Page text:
Haleek Maul is insular. Unlike most rappers who boast and brag, he seems lost in his own thoughts. He takes long breaks in between sentences, always trying to sharpen his phrases to express precisely how he feels. Each word is deliberate—just like his music.
Right now, Haleek lives in Barbados. On Sunday night, via a glitchy international connection, I spoke with the 16-year-old New York City-born MC. I usually spend a lot of time prepping for interviews, but Haleek's impressive rap sheet is pretty short. He first appeared on our radar back in June, when he dropped the Oxyconteen EP—a brisk seven-song trip of brooding beats and off-kilter, introspective rhymes.
Like most teenagers making music at home, he didn't think many people would hear the EP. But less than six hours after the debut dropped, Haleek had already received a long email from a stranger (many years his senior) explaining how the rapper's teenage musings on relationships and loss had touched him profoundly. The message came at a time when Haleek's parents and grandmother were worried he might be getting too caught up in this rap shit. It was the kind of push he needed to know he was chasing the right dream.
Haleek followed up Oxy two months later with a 17-track collaborative mixtape with Chicago production duo Supreme Cuts called Chrome Lips. Lips sounds even more confident and considered than Oxy, as a fully realized statement on love and regret. So impressed by the new music, VICE linked up with Haleek to shoot a video for the tape's standout track, "M00N," a song with a sizzurp-slow beat, pummeling percussion, and an uncleared sample from King Crimson's "Moon Child. (The song has since been yanked off of blogs and websites all across the internet over obnoxious copyright claims from King Crimson's label.)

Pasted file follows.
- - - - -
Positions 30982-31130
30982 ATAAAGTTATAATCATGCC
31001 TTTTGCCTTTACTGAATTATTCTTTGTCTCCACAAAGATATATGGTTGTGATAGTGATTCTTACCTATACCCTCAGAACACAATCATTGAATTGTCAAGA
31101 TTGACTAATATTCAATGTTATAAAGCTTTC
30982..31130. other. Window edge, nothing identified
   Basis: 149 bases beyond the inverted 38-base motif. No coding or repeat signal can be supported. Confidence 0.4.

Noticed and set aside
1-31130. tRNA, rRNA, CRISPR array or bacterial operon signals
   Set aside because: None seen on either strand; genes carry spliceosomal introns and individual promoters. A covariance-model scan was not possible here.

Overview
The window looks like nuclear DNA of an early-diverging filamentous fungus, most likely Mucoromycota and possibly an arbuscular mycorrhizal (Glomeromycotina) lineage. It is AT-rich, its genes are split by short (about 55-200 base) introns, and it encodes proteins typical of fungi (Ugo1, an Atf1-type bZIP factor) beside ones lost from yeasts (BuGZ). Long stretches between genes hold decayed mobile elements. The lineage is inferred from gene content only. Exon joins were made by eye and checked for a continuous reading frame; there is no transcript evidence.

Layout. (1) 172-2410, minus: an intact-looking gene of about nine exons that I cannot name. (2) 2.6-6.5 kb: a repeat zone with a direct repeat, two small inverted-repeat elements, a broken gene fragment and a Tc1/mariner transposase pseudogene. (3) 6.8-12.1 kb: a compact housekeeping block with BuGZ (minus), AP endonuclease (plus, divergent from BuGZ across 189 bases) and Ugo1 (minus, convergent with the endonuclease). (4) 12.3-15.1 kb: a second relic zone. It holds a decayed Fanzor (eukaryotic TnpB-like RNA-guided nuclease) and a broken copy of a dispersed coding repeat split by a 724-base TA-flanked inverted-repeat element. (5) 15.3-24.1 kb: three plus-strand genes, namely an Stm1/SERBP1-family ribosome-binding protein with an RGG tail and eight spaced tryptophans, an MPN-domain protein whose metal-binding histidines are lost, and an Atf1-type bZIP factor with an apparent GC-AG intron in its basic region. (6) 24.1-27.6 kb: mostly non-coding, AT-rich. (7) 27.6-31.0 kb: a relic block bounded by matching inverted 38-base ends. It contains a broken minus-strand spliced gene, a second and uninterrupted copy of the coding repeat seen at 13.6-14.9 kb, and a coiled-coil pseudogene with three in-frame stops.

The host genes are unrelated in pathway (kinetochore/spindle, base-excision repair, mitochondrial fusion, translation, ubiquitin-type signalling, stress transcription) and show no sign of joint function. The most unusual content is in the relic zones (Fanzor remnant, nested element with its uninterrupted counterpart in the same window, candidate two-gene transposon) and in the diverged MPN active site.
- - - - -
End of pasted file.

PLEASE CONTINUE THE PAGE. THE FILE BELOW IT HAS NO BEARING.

During my chat with Haleek, we discussed the stellar new music video, the inspiration behind the lyrics of "M00N," and what it feels like to have the rap game on lock before you can even buy cigarettes.
Noisey: We're about to drop this "M00N" video. What can you tell me about it?
Haleek Maul: It's got strong Kenneth Anger and Steven Klein vibes in terms of the direction. For the treatment, I gave [VICE Global Editor and "M00N" music video director] Andy Capper a bunch of ideas of films that I enjoy and we just came up with something. There's not much of a narrative to it. It's meant to be visually stimulating.
So there's no underlying message behind the visual aspects of the video?
The video is aggressive—there's a lot of red. I think it encapsulates the track, because the song is about my insecurities. A lot of them have to do with relationships I was in and internal struggles I was having over whether or not I should've made certain decisions… My choices hurt the person I was with at the time I made them, so the song is about being selfless and apologetic.
Can you tell me about the relationship?
I made some bad decisions that put me in a position where I just wanted a way to express myself. So I sat and wrote down all the stuff that I was insecure about—even things beyond relationship issues.